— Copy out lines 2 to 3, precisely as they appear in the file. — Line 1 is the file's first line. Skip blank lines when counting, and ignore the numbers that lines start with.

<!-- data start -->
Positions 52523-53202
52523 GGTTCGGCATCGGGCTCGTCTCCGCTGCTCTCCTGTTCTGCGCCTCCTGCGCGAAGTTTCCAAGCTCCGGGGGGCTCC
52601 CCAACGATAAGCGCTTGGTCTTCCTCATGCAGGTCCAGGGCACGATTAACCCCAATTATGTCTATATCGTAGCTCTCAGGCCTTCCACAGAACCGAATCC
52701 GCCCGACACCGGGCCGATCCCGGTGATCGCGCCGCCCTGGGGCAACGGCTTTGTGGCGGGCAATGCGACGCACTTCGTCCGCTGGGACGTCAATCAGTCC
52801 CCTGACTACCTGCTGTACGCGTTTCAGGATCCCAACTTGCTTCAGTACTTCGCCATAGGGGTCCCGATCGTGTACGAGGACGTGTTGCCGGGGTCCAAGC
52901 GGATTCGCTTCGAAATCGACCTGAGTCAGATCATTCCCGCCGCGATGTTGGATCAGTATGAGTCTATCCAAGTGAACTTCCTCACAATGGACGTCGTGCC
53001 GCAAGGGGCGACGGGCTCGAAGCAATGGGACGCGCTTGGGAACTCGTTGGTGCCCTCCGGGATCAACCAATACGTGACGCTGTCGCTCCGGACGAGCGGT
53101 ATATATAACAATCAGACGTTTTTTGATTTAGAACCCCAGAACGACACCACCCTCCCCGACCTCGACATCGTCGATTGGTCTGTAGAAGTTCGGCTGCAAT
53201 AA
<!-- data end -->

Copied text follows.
52523 GGTTCGGCATCGGGCTCGTCTCCGCTGCTCTCCTGTTCTGCGCCTCCTGCGCGAAGTTTCCAAGCTCCGGGGGGCTCC
52601 CCAACGATAAGCGCTTGGTCTTCCTCATGCAGGTCCAGGGCACGATTAACCCCAATTATGTCTATATCGTAGCTCTCAGGCCTTCCACAGAACCGAATCC